The Latest: Montana board rejects more fracking disclosures
Posted September 22
BILLINGS, Mont. — The Latest on a petition to require companies to divulge more information about chemicals pumped underground during fracking for oil and gas. (all times local):
Montana regulators have turned back an effort to make energy companies divulge more information about fracking chemicals that are used to produce oil and gas.
Thursday's action leaves in place a 2011 state rule that allows companies to conceal the ingredients of some chemicals that are considered trade secrets.
The Montana Oil and Gas Conservation Board voted unanimously against a petition that would have made companies either disclose details on the chemicals or else justify withholding them.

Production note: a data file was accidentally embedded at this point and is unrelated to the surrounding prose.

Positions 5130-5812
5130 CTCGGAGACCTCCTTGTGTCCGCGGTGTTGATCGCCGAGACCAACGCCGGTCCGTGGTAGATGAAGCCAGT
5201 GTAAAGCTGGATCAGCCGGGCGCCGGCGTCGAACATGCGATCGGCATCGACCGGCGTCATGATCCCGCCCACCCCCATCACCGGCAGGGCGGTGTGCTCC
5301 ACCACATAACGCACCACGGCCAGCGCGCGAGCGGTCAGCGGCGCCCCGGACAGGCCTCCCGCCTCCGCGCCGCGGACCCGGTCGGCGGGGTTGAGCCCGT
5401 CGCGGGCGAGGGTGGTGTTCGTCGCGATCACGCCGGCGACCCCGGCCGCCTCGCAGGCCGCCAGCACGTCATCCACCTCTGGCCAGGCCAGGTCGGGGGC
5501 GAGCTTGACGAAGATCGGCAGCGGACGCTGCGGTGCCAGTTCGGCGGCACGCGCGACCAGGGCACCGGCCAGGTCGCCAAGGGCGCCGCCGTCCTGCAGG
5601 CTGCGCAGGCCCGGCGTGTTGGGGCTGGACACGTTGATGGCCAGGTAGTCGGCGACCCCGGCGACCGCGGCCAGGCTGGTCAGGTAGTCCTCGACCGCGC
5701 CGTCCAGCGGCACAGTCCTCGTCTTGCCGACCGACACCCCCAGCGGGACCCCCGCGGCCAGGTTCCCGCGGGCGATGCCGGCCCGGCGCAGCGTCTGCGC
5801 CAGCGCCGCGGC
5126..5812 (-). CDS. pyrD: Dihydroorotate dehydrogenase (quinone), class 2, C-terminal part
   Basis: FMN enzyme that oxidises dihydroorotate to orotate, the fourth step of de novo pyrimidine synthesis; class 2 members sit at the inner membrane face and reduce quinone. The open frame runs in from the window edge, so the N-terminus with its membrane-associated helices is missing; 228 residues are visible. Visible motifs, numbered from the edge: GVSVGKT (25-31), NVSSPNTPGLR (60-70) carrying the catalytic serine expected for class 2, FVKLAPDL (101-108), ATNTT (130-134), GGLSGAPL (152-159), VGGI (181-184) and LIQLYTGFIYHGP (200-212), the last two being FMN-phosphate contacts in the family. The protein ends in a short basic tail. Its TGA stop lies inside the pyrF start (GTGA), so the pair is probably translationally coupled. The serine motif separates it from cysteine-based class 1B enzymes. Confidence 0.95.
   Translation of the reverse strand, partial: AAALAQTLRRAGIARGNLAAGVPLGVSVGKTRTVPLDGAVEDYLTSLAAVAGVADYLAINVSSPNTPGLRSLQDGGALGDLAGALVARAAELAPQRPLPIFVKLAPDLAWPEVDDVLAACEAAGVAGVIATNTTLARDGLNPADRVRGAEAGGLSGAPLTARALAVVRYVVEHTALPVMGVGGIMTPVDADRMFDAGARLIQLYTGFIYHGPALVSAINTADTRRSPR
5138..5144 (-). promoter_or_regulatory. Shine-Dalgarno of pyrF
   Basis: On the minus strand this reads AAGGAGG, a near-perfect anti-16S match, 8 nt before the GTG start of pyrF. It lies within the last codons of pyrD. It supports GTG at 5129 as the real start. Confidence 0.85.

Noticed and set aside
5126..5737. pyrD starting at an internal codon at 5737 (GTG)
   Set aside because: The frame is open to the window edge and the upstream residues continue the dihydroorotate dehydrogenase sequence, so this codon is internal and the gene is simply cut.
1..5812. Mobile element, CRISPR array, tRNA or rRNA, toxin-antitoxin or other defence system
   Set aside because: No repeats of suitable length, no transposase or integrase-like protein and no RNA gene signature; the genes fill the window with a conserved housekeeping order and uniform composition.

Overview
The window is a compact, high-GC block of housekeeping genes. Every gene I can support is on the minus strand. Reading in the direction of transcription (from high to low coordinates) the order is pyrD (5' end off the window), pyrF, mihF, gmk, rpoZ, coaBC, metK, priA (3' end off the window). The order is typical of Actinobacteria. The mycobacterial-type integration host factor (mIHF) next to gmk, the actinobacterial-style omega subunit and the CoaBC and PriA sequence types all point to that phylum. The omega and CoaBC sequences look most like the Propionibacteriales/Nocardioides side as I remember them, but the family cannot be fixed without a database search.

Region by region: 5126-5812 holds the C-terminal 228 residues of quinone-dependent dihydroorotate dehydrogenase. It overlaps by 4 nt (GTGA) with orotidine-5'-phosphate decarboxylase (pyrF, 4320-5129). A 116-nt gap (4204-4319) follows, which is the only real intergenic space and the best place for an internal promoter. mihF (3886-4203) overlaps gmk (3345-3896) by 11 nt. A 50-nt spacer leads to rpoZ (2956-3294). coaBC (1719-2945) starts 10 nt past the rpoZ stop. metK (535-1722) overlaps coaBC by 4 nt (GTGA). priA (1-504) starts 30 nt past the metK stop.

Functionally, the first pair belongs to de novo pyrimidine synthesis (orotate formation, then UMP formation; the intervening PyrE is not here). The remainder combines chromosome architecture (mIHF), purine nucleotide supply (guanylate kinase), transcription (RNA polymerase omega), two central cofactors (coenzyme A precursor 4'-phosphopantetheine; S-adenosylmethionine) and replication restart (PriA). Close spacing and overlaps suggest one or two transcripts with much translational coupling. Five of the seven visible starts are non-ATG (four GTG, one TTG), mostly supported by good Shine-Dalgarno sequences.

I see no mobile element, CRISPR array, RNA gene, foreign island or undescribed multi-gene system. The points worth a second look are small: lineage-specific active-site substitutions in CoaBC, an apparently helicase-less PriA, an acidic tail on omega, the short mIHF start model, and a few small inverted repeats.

During fracking, companies pump large volumes of industrial fluids underground to release oil and gas trapped in rock formations.
A group of landowners, environmentalists and health advocates say harmful chemicals in those fluids can threaten water supplies. They argued the current state rule violates the public's right to know about matters that can threaten public health.
Montana regulators are to consider a petition that would force companies to divulge more information about fracking chemicals they use to produce oil and gas.
A 2011 state rule allows companies to conceal chemicals considered trade secrets.
They say it violates the public's right to know about chemicals that threaten public health.
The group petitioned the Montana Oil and Gas Conservation Board in July to tighten its rules.
Board administrator Jim Halvorson says a decision is expected following a public hearing Thursday in Billings.
The Montana Petroleum Association has said the public should not have access to proprietary company information.
During fracking, companies pump millions of gallons of fluid underground, to release oil and gas trapped in rock formations.